
We now have scope relationships… what else can
we form relationships between?

Classes, their fields and methods…. not much else

What about objects? Different from classes?

Classes do two things
◦ Type information… member methods and fields that will
exists separately in each object created
◦ Global shared fields… “static” class methods and fields

Class is really a type with an object (for global)
Fields, Methods, Objects, Types
OO entities we characterize relationships among
Object
Method
Field
Type
Object
Defines
Defines
Defines
Defines or
Is of type
Method
N/A
Defines or
Defines or
Method call Field use
Defines or
Returns of
type
Field
N/A
State
change
Cohesion
Is of type
Type
Defines
Defines
Defines
Defines or
subtyping
Fields, Methods, Objects, Types
Defines is a scope relationship
Object
Method
Field
Type
Object
Defines
Defines
Defines
Defines or
Is of type
Method
N/A
Defines or
Defines or
Method call Field use
Defines or
Returns of
type
Field
N/A
State
change
Cohesion
Is of type
Type
Defines
Defines
Defines
Defines or
subtyping
Object
Method
Field
Object
Method
Field
Type
Type
Is of type
Method call Field use
Returns of
type
State
change
Is of type
Cohesion
subtyping
o . f( ) calls p . g( )
enclosing
object
Calling
method
enclosing
object
Called
method
A
B
b: B
g()
h()
f()
b.g()
class A {
B b;
f ( ) { b.g(); }
}
class B {
g ( ) { }
h ( ) { }
}
main ( ) {
A a;
a.f();
}
object
similarity
similar
dissimilar
Conglomeration
Recursion
Delegation
Redirection
dissimilar
similar
method
similarity

s-calculus
◦ Abadi and Cardelli, “A Theory of Objects”, 1998
◦ Computation model for OO programs
◦ Object form of l-calculus

r-calculus
◦ Modification and extension for patterns
◦ Operators for reliances
◦ J. Smith, 2004
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Focus on OO programming concepts, not OO
language constructs
a.f() calls b.g(), then b.g() calls c.h()
We can see that a.f() does not call c.h() (a
structural relationship)
However a.f() relies on c.h() to execute
correctly in order for f to complete its work
So there is a reliance between a.f() and c.h()
(conceptual, not structural)


Zimmer, W. Relationships between design patterns. In J.O.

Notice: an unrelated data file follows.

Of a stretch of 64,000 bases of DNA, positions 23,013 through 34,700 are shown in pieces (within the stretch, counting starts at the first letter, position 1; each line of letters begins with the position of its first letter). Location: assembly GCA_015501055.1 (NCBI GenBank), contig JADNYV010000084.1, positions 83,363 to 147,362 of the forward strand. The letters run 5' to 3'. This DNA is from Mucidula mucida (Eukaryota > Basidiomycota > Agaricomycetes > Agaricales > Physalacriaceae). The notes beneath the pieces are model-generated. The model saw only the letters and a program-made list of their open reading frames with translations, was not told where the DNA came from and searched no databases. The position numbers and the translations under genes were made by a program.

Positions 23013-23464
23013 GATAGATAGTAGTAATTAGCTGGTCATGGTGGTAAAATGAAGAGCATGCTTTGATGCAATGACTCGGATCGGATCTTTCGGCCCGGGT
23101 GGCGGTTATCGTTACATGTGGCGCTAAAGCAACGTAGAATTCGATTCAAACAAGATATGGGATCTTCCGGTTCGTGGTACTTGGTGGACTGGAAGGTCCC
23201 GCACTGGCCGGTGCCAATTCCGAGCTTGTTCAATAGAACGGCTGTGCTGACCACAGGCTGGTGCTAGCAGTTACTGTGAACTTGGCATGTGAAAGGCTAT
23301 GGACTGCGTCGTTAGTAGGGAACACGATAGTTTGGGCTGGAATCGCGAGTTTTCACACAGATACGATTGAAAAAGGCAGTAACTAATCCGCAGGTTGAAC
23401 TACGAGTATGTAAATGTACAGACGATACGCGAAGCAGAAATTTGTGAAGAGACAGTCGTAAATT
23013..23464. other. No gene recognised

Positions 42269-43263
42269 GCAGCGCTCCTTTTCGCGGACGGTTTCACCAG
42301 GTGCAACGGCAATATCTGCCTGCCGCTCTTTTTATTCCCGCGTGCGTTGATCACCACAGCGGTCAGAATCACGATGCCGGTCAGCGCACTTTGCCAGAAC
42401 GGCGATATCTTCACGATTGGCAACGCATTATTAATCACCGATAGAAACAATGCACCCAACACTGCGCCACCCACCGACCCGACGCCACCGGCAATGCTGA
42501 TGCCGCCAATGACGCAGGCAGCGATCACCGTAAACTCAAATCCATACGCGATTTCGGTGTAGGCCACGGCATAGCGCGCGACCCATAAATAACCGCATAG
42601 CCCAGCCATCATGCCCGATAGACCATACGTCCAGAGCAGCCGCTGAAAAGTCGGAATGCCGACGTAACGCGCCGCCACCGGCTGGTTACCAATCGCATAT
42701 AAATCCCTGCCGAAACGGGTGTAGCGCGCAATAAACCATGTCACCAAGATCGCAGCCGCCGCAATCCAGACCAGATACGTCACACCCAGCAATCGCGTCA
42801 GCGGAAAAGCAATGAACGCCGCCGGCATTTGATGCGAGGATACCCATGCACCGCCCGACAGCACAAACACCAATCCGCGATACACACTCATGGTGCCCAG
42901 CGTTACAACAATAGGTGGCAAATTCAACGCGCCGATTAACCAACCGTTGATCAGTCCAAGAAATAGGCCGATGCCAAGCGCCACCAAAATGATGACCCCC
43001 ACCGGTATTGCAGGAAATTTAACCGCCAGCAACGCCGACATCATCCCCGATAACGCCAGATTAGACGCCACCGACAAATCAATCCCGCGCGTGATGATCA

Coplien and D.C. Schmidt, eds., Pattern Languages of
Program Design. Addison-Wesley, Voston, 1995, pp. 345364.
Woolf, B. The object recursion pattern. In N. Harrison, B.
Foote, and H. Rohnert, eds., Pattern Languages of Program
Design 4. Addison-Wesley, Boston, 1998, pp. 41-52.
•
Provide tools to software engineers to aid in
the efficient comprehension of existing code
bases (maintenance, new design with re-use)
•
Provide support for development of new code
that adheres to best-practices architecture
•
Create metrics to compare relative
comprehensibility and relative quality of
system designs for analysis prior to
implementation
•
Why find patterns?
“Common (agreed good) solutions to common problems”
•
Abstractions of lessons learned
•
GoF 1995
•
Culling code down to the language-independent
ideas, not implementation specifics …
•
Community agreement on what gains “pattern” status
•
Common vocabulary for software engineers to
discuss and compare design issues, best practices,
architecture and organization
•
Assembly mnemonics
•
Procedural programming -- locality of code
•
Object-oriented programming -- encapsulation of
data with code
•
Idioms
best language practices
•
Design patterns
best design practices, language independent
“Composite”
“Composite”
// Composite pattern -- Structural example
using System;
using System.Text;
using System.Collections;
// "Component"
abstract class Component
{
// Fields
protected string name;
// Constructors
public Component( string name )
{ this.name = name; }
// Methods
abstract public void Add(Component c);
abstract public void Remove( Component c );
abstract public void Display( int depth );